Why does FamilySearch require me to create a free account and What if I don’t want to create a free account?0
Some researchers have voiced frustration with the new FamilySearch requirement to create a free account and be signed in before being permitted to freely search the records.
Change is annoying and so is having one more site where you need to remember your login and password. When I didn’t receive a response from FamilySearch in response to my question about the changes, I asked an insider. Okay, I asked my husband. He’s worked for Ancestry.com, FamilySearch.org, and now works for MyHeritage.com.
First, here’s the official line from FamilySearch:
“Beginning December 13, 2017, patrons visiting FamilySearch.org will see a prompt to register for a free FamilySearch account or to sign in to their existing account to continue enjoying all the free expanded benefits FamilySearch has to offer. Since its launch in 1999, FamilySearch has added millions of users, billions of various historical records, and many fun, new features like Family Tree, Memories, mobile apps, digital books, and dynamic help. In order to accommodate continued growth of these and future free services, FamilySearch must assure all its partners that its content is offered in a safe and secure online environment. Patrons creating a free account and signing in fulfills that need.”
Now, from my husband:
FamilySearch displays content from archives and other organizations and some of these collections have contractual obligations requiring FamilySearch to control how they share the collection and control who can access the collection. There have always been free collections at FamilySearch you could only access by being signed in with a free account. As contracts are renewed, it’s possible more collections insist on these requirements. Or, it could be that FamilySearch has decided to make everyone meet the minimum requirements these select collections require.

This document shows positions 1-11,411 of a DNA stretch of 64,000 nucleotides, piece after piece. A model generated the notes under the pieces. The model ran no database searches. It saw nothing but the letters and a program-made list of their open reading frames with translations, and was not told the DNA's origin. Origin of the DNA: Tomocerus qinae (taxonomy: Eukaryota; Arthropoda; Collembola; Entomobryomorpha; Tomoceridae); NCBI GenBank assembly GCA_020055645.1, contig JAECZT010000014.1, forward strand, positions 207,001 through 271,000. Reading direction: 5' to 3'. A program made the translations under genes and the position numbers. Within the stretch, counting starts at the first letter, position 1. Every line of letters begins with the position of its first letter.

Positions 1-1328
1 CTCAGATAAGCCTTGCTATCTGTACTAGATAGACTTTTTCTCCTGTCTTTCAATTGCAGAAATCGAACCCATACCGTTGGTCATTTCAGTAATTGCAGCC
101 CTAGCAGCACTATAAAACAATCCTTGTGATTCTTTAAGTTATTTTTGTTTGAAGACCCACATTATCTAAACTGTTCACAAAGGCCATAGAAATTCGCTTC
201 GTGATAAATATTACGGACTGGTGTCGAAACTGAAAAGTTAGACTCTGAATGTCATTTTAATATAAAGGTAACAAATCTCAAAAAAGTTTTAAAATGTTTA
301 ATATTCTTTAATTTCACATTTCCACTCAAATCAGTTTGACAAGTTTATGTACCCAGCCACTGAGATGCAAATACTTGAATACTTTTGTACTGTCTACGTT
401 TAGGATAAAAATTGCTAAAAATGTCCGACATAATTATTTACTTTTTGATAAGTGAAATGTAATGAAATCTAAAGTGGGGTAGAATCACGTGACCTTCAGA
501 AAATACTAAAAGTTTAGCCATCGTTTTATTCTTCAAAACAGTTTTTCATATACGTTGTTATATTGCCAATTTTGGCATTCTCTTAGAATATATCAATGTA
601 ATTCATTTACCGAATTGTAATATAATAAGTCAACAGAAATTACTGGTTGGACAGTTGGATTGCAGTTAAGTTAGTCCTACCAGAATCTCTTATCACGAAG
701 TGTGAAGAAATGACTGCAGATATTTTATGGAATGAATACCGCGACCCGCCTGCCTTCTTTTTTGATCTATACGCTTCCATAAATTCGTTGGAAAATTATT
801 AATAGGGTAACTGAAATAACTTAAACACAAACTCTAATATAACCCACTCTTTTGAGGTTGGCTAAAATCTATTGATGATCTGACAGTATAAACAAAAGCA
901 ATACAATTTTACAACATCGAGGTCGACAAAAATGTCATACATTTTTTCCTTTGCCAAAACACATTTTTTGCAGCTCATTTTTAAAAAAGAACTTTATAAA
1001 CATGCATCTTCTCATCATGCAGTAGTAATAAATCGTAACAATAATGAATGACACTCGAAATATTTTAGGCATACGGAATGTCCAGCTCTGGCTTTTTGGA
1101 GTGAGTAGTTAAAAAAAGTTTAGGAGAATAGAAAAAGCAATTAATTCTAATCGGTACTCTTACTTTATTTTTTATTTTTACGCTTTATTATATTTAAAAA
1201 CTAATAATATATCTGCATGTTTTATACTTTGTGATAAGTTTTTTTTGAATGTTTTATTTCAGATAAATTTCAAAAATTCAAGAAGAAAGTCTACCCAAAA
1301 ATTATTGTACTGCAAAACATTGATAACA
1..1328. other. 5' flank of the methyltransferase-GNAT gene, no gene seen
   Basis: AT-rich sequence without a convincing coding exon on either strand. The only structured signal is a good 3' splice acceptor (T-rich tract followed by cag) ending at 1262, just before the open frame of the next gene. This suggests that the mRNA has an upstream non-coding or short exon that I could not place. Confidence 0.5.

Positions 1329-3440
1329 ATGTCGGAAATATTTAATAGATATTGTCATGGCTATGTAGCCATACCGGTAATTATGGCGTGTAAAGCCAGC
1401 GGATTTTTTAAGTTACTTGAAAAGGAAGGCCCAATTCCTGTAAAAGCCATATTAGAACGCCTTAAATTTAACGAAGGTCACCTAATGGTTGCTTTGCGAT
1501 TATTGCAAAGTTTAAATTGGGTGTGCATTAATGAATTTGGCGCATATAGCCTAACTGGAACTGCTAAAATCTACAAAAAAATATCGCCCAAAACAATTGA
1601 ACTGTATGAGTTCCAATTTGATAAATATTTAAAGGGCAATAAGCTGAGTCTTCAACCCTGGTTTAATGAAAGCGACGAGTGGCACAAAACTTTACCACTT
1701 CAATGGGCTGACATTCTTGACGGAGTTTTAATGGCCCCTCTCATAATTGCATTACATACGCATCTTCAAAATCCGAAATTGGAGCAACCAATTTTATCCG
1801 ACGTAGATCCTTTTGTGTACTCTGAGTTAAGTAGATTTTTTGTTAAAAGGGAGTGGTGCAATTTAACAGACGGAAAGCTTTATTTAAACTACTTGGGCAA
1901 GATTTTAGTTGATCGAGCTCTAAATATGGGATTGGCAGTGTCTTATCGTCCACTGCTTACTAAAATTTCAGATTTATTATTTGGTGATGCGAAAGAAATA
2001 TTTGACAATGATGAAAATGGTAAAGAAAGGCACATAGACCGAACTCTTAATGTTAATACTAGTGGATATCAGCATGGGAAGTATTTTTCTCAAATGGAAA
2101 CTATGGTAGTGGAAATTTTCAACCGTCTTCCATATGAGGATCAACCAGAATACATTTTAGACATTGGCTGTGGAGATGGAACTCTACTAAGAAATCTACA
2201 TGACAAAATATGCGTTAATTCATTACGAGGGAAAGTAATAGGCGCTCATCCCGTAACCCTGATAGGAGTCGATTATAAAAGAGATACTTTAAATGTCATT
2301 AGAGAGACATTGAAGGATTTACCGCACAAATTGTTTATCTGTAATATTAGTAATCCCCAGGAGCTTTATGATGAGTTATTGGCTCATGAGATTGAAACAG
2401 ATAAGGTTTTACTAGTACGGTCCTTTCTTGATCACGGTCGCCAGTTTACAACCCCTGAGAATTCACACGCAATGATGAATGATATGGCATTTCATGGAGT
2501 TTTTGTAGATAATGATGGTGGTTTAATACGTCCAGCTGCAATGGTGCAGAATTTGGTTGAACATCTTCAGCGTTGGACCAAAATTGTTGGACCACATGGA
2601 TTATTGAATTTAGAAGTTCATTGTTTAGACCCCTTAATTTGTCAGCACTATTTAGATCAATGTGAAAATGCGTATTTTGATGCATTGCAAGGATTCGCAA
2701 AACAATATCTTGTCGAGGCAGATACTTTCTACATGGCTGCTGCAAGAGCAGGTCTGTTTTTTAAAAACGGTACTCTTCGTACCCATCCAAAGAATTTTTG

Many sites displaying content deal with computers trying to “crawl” their sites and take their content. FamilySearch has a legal obligation to the archives, etc. it contracts with to protect many of these collections and not permit “crawling” by third parties. Forcing everyone to login to their site before accessing the data may be one way FamilySearch monitors these abuses and abides by their contractual obligations.
I’m sorry if you’re one of the researchers who feels inconvenienced by this change.
If you’re bothered by needing to remember one more login and password–
FamilySearch allows you to stay signed in for up to two weeks. I always stay signed in for two weeks and I tell my computer it can remember my username and password.
If you’re annoyed you might get unwanted emails–
FamilySearch allows you to adjust your notifications & privacy settings.
Many people create one devoted email account they use to sign up for websites, etc. or a Gmail account will sort your emails by Promotions, Social Media sites, etc to keep your primary email feed brief. (My FamilySearch emails either go to an “Updates” folder or a “Forums” folder at Gmail and I only check these when the mood strikes.)
If you’re annoyed that you have to register at FamilySearch to see records that are freely searchable on other sites–
Many FamilySearch collections are available on multiple sites, so you can always visit the site with the lowest requirement for online searching (such as Library and Archives Canada or NARA). OnGenealogy will continue to add all sites where a collection can be visited. Our priority is to add free sites first, then subscription sites.
IMHO, it is completely worth it to have a free account at FamilySearch. You will have access to some great collections from MyHeritage, Ancestry, FindMyPast, and other subscription sites that have swapped collections with FamilySearch. Win-Win! And FamilySearch has incredible collections of its own. Not completely sold yet? A few other benefits include:
What if I still don’t want to create a free account at FamilySearch?
Visit one of almost 4,000 Family History Centers worldwide and search the records and the FamilySearch family tree without a personal account.
Without creating an account at FamilySearch you can still scan their catalog, search the user-submitted genealogies & personal family trees, view user-submitted photos and stories, search their digitized book collection, and visit their Wiki.
Or, as I said above, many FamilySearch collections are available on multiple sites, so you can always visit the site with the lowest requirement for online searching (such as Library and Archives Canada or NARA). OnGenealogy will continue to add all sites where a collection can be visited. Keep searching for collections at OnGenealogy and find alternative sources for the same material.